To establish a benefit in using multistrain probiotics over single-strain probiotics, Dr. Ouwehand and colleagues recommended more structured research: “For human, animal, and in vitro studies, it is recommended to work with the simple setup of 2 single strains, a 2-strain combination, and placebo. It is also important in such research to take into consideration the doses, as a combination product will have a higher total dose.”
No matter if a probiotic product is single or multi-strain, the value depends on whether the included probiotic strain or strains have been shown —through clinical research — to provide a benefit.
Chapman, C M C et al. “Health benefits of probiotics: are mixtures more effective than single strains?” European journal of nutrition vol. 50,1 (2011): 1-17. doi:10.1007/s00394-010-0166-z
Chapman, C M C et al. “In vitro evaluation of single- and multi-strain probiotics: Inter-species inhibition between probiotic strains, and inhibition of pathogens.” Anaerobe vol. 18,4 (2012): 405-13. doi:10.1016/j.anaerobe.2012.05.004
Chapman, C M C et al. “Comparative in vitro inhibition of urinary tract pathogens by single- and multi-strain probiotics.” European journal of nutrition vol. 52,6 (2013): 1669-77. doi:10.1007/s00394-013-0501-2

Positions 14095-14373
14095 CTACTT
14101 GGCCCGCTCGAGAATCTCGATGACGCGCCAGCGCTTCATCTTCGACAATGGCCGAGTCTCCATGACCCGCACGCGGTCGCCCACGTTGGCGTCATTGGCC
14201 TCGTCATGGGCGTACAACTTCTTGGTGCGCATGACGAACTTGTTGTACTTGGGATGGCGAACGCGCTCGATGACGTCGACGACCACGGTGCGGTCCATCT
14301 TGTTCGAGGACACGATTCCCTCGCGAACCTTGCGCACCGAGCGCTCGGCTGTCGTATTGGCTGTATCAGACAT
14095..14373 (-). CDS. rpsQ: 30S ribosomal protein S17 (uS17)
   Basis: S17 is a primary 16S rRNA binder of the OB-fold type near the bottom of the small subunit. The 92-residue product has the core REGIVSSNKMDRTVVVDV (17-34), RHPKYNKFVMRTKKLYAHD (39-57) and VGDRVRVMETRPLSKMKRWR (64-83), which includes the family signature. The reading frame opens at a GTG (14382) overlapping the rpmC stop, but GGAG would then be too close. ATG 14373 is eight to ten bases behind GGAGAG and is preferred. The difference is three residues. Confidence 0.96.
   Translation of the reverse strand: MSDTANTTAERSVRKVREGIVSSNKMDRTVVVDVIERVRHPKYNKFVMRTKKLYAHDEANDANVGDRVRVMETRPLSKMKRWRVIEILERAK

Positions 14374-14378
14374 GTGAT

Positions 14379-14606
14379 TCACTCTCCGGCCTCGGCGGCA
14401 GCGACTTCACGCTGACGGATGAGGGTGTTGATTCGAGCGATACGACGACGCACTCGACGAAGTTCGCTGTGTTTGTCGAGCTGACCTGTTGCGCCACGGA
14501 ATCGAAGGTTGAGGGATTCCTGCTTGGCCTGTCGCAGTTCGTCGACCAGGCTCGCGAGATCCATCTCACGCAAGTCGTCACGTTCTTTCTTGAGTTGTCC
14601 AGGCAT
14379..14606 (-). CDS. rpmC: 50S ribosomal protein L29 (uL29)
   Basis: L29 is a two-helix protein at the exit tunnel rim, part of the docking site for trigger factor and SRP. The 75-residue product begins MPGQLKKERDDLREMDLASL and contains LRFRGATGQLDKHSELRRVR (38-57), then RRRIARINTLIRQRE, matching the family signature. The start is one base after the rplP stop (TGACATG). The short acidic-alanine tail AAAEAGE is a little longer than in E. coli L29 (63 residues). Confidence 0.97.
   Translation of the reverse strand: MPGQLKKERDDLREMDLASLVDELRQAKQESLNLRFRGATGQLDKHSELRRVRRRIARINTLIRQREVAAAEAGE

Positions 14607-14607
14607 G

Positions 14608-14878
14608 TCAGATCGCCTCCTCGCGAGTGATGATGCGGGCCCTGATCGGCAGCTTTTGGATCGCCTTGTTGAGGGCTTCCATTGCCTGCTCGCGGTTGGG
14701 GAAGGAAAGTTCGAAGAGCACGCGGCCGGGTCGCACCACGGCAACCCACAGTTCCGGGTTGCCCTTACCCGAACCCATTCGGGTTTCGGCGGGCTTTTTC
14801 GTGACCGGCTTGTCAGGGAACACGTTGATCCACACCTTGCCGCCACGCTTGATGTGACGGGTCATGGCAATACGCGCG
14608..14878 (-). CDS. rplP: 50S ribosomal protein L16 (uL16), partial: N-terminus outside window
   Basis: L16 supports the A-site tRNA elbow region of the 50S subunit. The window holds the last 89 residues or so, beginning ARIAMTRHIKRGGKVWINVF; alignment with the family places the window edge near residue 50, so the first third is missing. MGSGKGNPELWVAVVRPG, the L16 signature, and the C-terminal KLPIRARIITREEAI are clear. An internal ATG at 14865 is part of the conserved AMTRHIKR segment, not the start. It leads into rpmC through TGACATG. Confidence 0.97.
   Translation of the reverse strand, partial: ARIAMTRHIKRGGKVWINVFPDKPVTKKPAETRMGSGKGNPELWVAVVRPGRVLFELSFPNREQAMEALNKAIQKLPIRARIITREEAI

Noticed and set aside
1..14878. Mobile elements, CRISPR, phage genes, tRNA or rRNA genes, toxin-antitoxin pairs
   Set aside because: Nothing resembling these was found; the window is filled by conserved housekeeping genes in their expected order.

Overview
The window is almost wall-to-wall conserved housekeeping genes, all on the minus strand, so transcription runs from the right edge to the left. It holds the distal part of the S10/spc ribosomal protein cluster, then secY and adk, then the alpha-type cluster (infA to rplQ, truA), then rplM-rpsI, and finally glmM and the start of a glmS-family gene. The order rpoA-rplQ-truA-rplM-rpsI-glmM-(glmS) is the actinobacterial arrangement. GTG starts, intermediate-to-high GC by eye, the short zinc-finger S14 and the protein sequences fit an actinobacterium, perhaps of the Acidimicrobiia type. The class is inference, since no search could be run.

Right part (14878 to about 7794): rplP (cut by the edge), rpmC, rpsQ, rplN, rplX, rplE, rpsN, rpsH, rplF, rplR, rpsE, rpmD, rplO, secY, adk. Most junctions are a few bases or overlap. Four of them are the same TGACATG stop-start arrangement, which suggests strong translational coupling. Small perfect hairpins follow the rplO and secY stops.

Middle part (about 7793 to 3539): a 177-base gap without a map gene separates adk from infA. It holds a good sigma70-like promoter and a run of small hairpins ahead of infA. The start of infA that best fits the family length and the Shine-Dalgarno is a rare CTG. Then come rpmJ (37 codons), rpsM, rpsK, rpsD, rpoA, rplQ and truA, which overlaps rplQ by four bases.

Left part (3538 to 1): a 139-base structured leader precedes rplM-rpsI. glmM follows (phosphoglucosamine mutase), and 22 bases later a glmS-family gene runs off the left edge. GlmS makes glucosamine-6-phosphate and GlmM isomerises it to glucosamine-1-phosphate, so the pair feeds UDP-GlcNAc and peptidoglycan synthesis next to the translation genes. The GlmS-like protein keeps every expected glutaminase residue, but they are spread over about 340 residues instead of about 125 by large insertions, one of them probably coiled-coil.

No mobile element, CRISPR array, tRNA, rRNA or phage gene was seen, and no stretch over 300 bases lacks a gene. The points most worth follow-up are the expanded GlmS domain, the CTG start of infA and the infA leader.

McFarland, Lynne V. “Efficacy of Single-Strain Probiotics Versus Multi-Strain Mixtures: Systematic Review of Strain and Disease Specificity.” Digestive diseases and sciences vol. 66,3 (2021): 694-704. doi:10.1007/s10620-020-06244-z
Ouwehand, Arthur C et al. “Effectiveness of Multistrain Versus Single-strain Probiotics: Current Status and Recommendations for the Future.” Journal of clinical gastroenterology vol. 52 Suppl 1, Proceedings from the 9th Probiotics, Prebiotics and New Foods, Nutraceuticals and Botanicals for Nutrition & Human and Microbiota Health Meeting, held in Rome, Italy from September 10 to 12, 2017 (2018): S35-S40. doi:10.1097/MCG.0000000000001052